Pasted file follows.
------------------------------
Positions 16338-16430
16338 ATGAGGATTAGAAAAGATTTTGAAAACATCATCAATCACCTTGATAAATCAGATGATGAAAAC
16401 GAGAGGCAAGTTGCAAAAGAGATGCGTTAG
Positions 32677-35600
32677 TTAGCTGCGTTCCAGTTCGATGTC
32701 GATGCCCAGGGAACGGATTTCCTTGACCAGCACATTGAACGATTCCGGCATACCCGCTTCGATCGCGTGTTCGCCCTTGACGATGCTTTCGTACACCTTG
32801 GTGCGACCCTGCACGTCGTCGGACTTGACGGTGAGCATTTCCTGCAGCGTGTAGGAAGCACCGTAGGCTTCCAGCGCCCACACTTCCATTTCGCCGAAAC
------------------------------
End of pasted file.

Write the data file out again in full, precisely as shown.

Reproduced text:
Positions 16338-16430
16338 ATGAGGATTAGAAAAGATTTTGAAAACATCATCAATCACCTTGATAAATCAGATGATGAAAAC
16401 GAGAGGCAAGTTGCAAAAGAGATGCGTTAG
Positions 32677-35600
32677 TTAGCTGCGTTCCAGTTCGATGTC
32701 GATGCCCAGGGAACGGATTTCCTTGACCAGCACATTGAACGATTCCGGCATACCCGCTTCGATCGCGTGTTCGCCCTTGACGATGCTTTCGTACACCTTG
32801 GTGCGACCCTGCACGTCGTCGGACTTGACGGTGAGCATTTCCTGCAGCGTGTAGGAAGCACCGTAGGCTTCCAGCGCCCACACTTCCATTTCGCCGAAAC